“…our Division got the word attention, and an order was read to the effect that Genl Robt E. Lee had surrendered the Army of Northern Va to the Army of the Potomac commanded by Genl Ulysses S. Grant. It did not take us by surprise for we had been looking for it for some days. But when we knew it to be a sure thing what a loud, long glorious shout went up. Then the first thing I knew I was rolling in the mud and several of Co “K” boys piled on top and wallowed me in the mud and themselves too pulled one another about, tripped them up. In fact I never seen a crazier set of fellows anywhere before or since. I cannot tell what all was done but I do know that I had to work for two good hours getting the mud off of me. All was busy doing something and such confusion and carrying on was never seen in so short a time. Then the artillery opened. I think there was not one piece but what belched forth the glad tidings, those that were captured and all. It was one continual roar for miles and miles.” ~ Daniel Chisholm

It is done. The greatest army of the South has now surrendered, and it’s widely believed that those remaining will soon do likewise. But this not the end of our journey. We must rise in the morning and continue with these last events.

*Don’t forget to enter the giveaway for a mystery souvenir from Appomattox! Earn entries by sharing this blog link (comment below with your link), follow my weekly blog, and/or talk to me in the comments below. Don’t forget to leave your email address at least once during the giveaway. It’s never too late to enter, so click on the #ExperHist tag to catch up.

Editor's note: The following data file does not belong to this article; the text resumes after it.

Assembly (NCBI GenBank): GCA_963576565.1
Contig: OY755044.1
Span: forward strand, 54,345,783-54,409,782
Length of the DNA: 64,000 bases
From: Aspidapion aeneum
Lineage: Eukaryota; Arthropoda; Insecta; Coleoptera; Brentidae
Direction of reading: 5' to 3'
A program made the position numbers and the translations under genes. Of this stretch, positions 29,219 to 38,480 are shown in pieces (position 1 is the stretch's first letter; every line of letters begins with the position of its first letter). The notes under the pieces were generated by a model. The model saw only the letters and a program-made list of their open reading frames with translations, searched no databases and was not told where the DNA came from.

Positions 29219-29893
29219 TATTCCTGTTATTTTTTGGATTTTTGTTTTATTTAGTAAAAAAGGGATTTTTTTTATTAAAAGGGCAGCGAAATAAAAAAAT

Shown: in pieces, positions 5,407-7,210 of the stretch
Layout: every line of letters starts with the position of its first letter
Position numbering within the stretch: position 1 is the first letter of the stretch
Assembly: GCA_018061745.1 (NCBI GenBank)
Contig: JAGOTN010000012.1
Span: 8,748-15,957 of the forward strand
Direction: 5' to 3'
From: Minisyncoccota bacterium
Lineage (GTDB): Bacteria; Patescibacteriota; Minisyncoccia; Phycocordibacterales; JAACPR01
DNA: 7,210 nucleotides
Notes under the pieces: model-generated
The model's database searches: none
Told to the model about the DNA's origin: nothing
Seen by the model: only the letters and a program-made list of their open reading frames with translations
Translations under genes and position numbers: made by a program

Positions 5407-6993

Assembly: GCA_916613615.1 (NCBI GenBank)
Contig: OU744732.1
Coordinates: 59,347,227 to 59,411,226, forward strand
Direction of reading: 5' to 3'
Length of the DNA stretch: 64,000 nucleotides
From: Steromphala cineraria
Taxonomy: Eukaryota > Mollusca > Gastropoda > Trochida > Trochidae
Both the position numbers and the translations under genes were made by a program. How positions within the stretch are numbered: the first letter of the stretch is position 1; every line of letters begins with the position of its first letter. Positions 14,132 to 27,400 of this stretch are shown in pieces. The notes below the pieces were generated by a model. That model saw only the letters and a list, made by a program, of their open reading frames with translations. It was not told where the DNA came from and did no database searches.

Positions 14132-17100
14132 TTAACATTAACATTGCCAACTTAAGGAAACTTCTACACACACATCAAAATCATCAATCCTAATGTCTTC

Sources: “Surrender at Appomattox, 1865,” EyeWitness to History, http://www.eyewitnesstohistory.com (1997).

The Civil War Notebook of Daniel  Chisholm: A Chronicle of Daily Life in the Union Army 1864-1865

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Experiencing History: Reliving the End of the Civil War, Moment by Moment: 4/9 part 3

247

After tossing shell at each other for months without end, the two men meet in the home of Wilmer McLean. One could only imagine what that might have felt like. Grant would likely enter with a sense of ease and notice the pleasantness of the room while Lee would likely think the room to be stifling hot even though it was only early April. He likely wouldn’t notice the colorful carpet in the room or its other furnishings as the heaviness of surrendering fell upon him.